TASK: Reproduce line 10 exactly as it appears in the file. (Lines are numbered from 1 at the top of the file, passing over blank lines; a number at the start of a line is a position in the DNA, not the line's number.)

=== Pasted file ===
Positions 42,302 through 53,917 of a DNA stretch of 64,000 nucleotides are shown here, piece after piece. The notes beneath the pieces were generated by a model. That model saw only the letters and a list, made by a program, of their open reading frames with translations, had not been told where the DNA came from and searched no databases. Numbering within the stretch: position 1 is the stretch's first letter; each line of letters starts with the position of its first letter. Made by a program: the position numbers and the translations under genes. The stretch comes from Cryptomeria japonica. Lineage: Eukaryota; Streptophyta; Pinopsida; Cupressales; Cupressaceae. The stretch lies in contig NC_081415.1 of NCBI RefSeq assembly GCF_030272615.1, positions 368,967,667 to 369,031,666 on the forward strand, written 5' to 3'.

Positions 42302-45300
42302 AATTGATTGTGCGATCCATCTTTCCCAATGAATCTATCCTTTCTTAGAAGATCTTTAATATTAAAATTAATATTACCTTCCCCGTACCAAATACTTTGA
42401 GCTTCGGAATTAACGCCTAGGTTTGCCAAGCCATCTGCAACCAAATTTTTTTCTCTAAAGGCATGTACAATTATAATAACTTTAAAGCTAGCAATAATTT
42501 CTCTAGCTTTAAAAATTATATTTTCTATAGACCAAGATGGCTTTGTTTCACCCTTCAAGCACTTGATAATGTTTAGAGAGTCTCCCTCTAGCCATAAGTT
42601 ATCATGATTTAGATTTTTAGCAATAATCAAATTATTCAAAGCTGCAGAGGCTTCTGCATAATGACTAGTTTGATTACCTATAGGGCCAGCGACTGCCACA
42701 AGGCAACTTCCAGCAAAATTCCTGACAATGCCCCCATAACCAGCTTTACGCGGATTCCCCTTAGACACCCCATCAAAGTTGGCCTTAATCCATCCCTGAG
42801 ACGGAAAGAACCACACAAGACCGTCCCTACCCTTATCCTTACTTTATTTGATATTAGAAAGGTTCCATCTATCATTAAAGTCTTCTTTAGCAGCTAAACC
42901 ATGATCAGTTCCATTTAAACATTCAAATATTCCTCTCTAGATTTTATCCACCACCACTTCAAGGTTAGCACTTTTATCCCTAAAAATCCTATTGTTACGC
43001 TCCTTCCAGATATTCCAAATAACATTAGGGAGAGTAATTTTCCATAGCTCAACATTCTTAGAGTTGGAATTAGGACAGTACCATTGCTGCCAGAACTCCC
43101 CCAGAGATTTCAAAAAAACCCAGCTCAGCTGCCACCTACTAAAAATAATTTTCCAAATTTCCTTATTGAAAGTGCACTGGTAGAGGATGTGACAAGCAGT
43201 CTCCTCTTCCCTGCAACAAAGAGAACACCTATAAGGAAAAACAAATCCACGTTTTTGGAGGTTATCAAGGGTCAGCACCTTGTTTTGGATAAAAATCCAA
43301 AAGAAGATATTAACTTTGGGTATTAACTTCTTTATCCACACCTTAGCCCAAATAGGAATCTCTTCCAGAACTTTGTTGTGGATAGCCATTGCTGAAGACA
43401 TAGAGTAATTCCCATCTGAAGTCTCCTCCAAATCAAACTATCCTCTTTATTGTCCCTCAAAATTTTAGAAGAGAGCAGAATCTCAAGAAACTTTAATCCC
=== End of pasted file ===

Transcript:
43001 TCCTTCCAGATATTCCAAATAACATTAGGGAGAGTAATTTTCCATAGCTCAACATTCTTAGAGTTGGAATTAGGACAGTACCATTGCTGCCAGAACTCCC